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We put the behemoth that is the MSR Rendevous Wingtarp 200 to the test to see if it can provide worthy shelter for group camping trips.
msr rendevous
Best for...
Group leaders, communal camping and family camping trips
Overall Score
Amazingly sturdy for such a large surface area
Needs a huge space to pitch in

The MSR Rendevous 200 Wing tarp is designed to be a group shelter for camping, with space for up to 12 people under its 200 sq ft wingspan.

This is probably the most stable large tarp that we've used, the wing shape allowing you to easily pitch it in a wind defying configuration. We tend to use walking poles instead of the poles that come provided, this results in a low head height but provides excellent protection against wind and rain.

In this configuration, you get ample sleeping space for four adults, you can fit many more in if you're just looking for general shelter.

There are plenty of other configurations possible including a three-pole setup, which gives standing height head room when using the 230cm poles provided and pegging your guylines out so the wings are near horizontal.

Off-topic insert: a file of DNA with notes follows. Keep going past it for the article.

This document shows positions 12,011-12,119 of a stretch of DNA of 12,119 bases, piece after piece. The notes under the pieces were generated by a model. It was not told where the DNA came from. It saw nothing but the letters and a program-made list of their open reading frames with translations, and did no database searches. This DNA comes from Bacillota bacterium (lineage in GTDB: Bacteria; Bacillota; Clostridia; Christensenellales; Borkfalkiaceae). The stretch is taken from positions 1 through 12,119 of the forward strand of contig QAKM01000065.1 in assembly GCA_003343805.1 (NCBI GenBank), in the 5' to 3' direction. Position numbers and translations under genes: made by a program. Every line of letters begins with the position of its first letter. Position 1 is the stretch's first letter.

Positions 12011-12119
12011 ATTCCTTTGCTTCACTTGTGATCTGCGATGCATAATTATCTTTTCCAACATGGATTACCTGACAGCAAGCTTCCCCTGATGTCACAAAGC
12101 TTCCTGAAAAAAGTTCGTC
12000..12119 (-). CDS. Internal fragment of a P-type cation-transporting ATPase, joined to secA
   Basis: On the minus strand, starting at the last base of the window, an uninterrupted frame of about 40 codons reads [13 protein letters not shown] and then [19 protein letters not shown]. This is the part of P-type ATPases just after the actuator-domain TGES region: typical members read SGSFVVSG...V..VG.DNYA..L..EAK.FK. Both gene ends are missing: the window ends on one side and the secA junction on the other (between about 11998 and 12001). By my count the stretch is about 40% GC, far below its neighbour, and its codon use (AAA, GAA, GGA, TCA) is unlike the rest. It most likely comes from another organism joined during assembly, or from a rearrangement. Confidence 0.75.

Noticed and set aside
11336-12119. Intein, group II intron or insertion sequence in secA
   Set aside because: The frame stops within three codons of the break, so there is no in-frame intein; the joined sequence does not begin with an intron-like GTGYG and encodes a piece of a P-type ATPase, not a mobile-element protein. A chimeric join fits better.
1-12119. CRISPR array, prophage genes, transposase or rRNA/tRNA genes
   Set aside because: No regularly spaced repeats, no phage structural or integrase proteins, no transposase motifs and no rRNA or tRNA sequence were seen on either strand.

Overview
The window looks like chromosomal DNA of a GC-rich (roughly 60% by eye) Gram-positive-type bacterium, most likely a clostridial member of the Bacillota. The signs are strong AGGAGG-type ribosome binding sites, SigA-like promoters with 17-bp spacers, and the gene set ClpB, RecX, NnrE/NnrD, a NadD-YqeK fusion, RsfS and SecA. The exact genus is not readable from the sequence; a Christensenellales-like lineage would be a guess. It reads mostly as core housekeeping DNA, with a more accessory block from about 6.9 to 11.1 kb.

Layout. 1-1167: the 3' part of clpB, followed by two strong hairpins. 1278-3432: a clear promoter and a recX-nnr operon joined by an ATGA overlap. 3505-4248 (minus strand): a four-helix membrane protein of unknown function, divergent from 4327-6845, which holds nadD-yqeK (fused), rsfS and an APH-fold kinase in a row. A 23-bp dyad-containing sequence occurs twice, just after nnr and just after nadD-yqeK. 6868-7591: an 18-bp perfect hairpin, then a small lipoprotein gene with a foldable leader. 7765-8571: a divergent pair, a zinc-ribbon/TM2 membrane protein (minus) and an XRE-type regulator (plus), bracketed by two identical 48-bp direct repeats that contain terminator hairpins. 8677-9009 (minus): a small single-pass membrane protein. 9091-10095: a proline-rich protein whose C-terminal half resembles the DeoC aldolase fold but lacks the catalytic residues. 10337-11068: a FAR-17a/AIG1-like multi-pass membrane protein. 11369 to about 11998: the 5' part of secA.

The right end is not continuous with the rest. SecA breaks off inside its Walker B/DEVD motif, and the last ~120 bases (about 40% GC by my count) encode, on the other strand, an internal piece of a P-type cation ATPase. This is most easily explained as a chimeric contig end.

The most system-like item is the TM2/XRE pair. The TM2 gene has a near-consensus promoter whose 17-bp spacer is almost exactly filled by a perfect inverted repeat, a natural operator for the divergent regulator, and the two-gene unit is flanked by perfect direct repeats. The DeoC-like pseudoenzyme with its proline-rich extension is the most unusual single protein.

The weight of the tarp, guylines and pegs is a reasonable 1.8kg, the poles add just under 1.2kg and are large and bulky so if you're backpacking we'd recommend utilising walking poles instead.

You can feasibly sleep under this tarp although the sheer size of it makes it highly susceptible to wind so we would recommend also having a decent bivvy bag with you, just in case. Having said that, we've weathered a massive storm under the Rendevous 200 in a low configuration and although it flapped about a bit it didn't budge. This is testament to the excellent design of both the tarp and the MSR Groundhog pegs provided.

Overall this is an excellent tarp for group camping that provides a fantastic communal area to shelter under. The strong and sturdy design means that it'll probably last for as long as you'll be camping for. At £260 it's clearly a big investment, but if you can envisage a use for it then it's probably worth it.

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